A review of urban forestry’s potential for a healthier and more sustainable future
Urbanisation is a global trend: according to the United Nations Department of Economic and Social Affairs (UN DESA), today 55.5% of the world’s population lives in urban areas and this number is expected to increase to 68% by 2050. Increasing urbanisation and concentration of the population in cities brings several environmental and health challenges. Indeed, these developments have negative impacts on the quality of life, biodiversity, and resilience in cities, as well as on the health and well-being of their citizens and on the environment as a whole.
In recent years, two important approaches have emerged to promote solution-oriented actions and targets to address these challenges. The first is the set of the 17 Sustainable Development Goals (SDGs) endorsed by the UN as a global shared plan to tackle economic, social, and environmental challenges by 2030. The second is the implementation of Nature-based solutions (NBS), i.e. solutions inspired and supported by nature.
Urban forests are valued as effective NBS, as they can help address both global and societal challenges, providing benefits to human well-being and biodiversity. For this reason, urban forestry is an interdisciplinary field that studies, plans, implements, and manages urban forests as the tree-based component of wider urban green infrastructure. Its goal is to promote the psychological, sociological, aesthetic, economic, and environmental benefits urban forests provide to society. Therefore, urban forestry can play a key role in the achievement of the SDGs by increasing the sustainability of cities, providing clean water, increasing income and job opportunities, promoting outdoor recreation activities, promoting biodiversity, fostering a green economy, and contributing to climate change mitigation and adaptation. Promoting innovation in urban forestry can further enhance these benefits and provide more effective, efficient, and equitable results.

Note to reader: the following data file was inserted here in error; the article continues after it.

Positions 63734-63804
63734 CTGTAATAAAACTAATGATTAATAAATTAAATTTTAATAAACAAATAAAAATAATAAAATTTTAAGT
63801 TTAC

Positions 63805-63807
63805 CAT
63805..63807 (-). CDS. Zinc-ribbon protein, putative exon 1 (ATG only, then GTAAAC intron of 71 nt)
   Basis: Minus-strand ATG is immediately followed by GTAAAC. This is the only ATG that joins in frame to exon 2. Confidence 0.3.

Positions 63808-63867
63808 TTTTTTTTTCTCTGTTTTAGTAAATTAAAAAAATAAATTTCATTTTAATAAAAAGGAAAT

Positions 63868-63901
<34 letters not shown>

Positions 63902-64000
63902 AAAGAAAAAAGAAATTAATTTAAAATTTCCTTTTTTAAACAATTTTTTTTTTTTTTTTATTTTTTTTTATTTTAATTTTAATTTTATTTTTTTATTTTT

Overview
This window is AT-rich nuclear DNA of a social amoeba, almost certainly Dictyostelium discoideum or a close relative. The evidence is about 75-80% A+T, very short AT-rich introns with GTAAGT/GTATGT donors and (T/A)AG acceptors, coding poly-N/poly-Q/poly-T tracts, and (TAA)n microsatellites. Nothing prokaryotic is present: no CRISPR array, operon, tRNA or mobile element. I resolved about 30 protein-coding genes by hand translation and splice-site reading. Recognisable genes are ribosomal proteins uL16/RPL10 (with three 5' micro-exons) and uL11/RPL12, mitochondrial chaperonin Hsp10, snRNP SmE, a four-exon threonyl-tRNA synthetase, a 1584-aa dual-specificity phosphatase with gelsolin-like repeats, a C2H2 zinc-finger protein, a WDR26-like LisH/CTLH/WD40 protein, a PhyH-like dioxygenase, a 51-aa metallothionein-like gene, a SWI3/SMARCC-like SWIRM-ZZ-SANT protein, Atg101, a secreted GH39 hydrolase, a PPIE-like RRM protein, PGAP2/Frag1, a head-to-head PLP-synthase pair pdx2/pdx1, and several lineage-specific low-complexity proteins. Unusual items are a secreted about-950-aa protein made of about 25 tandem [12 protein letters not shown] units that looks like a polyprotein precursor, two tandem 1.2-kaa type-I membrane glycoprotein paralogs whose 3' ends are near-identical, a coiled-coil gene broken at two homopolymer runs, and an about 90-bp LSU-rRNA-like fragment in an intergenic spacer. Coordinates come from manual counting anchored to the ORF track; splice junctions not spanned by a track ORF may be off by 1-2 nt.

The main objective of this report is to provide a first framework for assessing innovation factors influencing urban forestry. Through the analysis of 20 case studies on urban forestry best practices in the EU, this report offers an overview of urban forestry innovation in the European continent. This document will be used as part of urban forestry lobby and dissemination activities within the Uforest project, with the intention to spread the knowledge about the potential of urban forest as NBS for cities.
The analysis of the case studies suggests that innovative approaches in urban forestry can optimise services, while solving local environmental and social challenges in a multidisciplinary perspective. However, there is still the need to explore innovation in urban forestry, scale up this type of initiatives, and strengthen the collaboration among different disciplines, as well as among different stakeholders, and facilitate the co-creation of knowledge.
Finally, as suggested by the report, urban forestry should go hand-in-hand with entrepreneurship, exploring sectors and collaboration to create new opportunities.
Title: Blueprint for Innovation in Urban Forestry
Reference: Uforest Erasmus+ project, Deliverable 3.3 Blueprint for Innovation in Urban Forestry.
Authors: Joan Pino (UAB), Florencia Florido (CREAF), Colm O’Driscoll and Ilaria Doimo (Etifor), Cecil Konijnendijk (NBSI).
Contributors: Rik De Vreese, Dennis Roitsch, Juliet Achieng (European Forest Institute), Nadina Galle (Green City Watch), Petronela Candrea (Forest Design), Jorge Olivar (AGRESTA), Lluís Pesquer, Corina Basnou (CREAF), Josep Maria Espelta (CREAF), Sofia Paoli, Maria Chiara Pastore (POLIMI), Arianna Ruberto and Serena Cesca (Etifor).